Monmouth Park readies new concert venue

An artist's rendering of the planned Monmouth Park Amphitheater, as seen from its lawn area.

NK ARCHITECTS

An artist\’s rendering of the planned Monmouth Park Amphitheater, as seen from its lawn area.

Promoter Jerry Bakal says you can expect to hear many different kinds of music, in many different settings, at the Monmouth Park Amphitheater in Oceanport, which officially broke ground for its construction yesterday and will start presenting shows around Memorial Day weekend. Certainly “adult” artists — the Jackson Brownes and Crosby, Stills & Nashes of the world — figure to find a home there, he says, but he’s open to booking any kind of music.

There will be 3,500 seats under a tensile roof, plus room for 4,000 more on the lawn. But that doesn’t mean each show will have a capacity of 7,500.

“For a lot of shows, we’ll close the lawn off, and not use the lawn.” says Bakal, whose Long Branch-based Thoroughbred Management company will operate the venue in conjunction with the national entertainment company, AEG. “We also have 1,300 seats which are folding chairs in front. They fold up and go underneath the stage, so we can have an open floor if the band wants it.”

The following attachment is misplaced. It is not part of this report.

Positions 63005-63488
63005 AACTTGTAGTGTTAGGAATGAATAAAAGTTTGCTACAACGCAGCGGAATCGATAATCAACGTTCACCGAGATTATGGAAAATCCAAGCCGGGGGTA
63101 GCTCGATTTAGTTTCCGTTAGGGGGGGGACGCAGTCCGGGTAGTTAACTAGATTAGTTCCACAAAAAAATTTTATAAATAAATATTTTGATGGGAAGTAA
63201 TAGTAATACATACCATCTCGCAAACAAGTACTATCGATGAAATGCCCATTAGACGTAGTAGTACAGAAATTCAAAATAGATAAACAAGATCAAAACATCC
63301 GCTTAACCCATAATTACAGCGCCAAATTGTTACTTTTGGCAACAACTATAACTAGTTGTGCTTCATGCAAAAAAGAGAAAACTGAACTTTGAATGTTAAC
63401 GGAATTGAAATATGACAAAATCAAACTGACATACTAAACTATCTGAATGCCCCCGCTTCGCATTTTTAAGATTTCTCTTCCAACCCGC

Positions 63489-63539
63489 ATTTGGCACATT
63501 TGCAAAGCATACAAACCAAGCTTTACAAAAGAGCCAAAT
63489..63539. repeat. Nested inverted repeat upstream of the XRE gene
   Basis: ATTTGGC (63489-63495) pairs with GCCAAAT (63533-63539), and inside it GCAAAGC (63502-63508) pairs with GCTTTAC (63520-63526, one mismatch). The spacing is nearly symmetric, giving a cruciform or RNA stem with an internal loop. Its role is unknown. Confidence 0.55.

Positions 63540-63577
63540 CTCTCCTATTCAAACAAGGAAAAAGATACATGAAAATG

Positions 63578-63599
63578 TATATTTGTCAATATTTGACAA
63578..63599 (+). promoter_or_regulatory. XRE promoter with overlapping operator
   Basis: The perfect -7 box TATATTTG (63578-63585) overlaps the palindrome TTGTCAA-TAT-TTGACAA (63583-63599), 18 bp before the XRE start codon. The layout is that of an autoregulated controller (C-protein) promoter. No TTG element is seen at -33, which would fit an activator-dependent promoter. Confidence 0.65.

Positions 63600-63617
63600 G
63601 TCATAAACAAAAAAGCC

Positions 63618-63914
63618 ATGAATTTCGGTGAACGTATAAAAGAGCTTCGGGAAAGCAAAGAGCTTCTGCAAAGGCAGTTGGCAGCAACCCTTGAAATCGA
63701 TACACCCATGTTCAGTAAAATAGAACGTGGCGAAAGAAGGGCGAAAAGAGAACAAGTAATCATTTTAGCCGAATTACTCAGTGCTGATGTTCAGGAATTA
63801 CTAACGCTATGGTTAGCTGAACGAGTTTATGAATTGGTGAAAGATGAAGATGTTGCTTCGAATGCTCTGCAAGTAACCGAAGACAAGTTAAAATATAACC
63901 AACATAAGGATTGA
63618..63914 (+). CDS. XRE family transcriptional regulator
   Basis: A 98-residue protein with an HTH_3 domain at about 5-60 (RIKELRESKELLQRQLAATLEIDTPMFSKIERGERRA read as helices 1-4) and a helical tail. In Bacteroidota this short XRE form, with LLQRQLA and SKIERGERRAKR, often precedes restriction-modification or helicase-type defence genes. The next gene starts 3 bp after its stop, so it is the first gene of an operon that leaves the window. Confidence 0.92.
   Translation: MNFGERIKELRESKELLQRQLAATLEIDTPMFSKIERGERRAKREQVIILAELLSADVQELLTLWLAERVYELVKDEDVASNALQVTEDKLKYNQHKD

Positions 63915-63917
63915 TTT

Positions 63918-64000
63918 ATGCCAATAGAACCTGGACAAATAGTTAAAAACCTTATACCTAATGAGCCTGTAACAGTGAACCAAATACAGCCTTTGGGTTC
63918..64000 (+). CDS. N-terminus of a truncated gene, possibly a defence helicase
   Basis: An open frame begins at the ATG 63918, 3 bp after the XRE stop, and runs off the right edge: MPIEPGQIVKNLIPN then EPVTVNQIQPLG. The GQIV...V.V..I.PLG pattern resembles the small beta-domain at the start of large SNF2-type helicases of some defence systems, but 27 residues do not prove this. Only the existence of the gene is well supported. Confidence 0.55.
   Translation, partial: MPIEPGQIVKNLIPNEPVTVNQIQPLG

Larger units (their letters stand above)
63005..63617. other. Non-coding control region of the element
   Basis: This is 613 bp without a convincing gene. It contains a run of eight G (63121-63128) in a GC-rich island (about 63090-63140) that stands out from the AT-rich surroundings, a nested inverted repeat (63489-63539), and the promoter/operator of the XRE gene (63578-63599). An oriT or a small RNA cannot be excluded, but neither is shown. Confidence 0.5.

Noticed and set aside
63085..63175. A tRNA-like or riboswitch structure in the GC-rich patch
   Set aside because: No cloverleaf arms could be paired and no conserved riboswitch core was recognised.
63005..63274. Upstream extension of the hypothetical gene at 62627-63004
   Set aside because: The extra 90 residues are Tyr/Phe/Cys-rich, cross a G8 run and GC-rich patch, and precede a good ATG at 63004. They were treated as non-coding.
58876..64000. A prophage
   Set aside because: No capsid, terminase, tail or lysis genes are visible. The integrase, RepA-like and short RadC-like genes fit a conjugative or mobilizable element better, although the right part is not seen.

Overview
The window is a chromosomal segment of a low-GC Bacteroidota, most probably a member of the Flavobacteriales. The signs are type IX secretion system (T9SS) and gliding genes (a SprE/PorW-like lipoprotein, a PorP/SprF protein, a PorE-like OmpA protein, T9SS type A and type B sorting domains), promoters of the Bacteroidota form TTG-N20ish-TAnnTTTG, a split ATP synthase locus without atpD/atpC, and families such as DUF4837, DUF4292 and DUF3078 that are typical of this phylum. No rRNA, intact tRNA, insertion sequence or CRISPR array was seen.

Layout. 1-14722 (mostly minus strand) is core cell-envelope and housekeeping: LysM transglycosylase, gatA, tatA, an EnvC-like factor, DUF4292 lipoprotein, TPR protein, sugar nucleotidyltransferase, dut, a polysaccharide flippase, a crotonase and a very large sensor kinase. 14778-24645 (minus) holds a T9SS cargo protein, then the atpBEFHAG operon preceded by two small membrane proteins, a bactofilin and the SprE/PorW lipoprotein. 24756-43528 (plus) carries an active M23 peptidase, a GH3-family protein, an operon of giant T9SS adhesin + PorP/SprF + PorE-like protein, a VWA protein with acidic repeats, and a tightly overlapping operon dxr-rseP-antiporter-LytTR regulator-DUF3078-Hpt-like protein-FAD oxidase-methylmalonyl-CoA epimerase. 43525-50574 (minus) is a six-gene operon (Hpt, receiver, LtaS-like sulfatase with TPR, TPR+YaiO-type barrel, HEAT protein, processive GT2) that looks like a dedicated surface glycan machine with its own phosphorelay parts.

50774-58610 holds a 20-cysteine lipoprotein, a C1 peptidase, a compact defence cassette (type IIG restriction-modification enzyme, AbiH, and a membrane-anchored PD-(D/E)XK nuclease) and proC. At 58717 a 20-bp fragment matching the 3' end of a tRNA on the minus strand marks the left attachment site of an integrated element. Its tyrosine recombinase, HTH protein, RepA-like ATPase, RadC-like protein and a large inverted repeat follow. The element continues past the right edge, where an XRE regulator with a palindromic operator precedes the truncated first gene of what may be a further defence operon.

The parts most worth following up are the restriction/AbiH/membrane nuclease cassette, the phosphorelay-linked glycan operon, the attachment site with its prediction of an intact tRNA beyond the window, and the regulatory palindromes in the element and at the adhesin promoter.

There are actually four or five different configurations the venue can use, he says, and the 60-foot stage can accommodate anything except for the biggest rock tours. “But we’re not going to get that anyway,” he says. “Obviously the Rolling Stones are not going to play there.”

Bakal — a former co-owner of the Starland Ballroom in Sayreville who, in recent years, has been associated with the Count Basie Theatre in Red Bank and the MAC at Monmouth University in West Long Branch — said he expects to begin announcing acts in early 2015.

The amphitheater, which will be part of the Monmouth Park complex, is designed to fill two needs: (1) It’s a way for Monmouth Park, which has seen declines in its horse-racing crowds in recent year, to attract more people and (2) it gives touring acts a Shore-area venue that is bigger than a theater such as the Basie, but smaller than the PNC Bank Arts Center in Holmdel.

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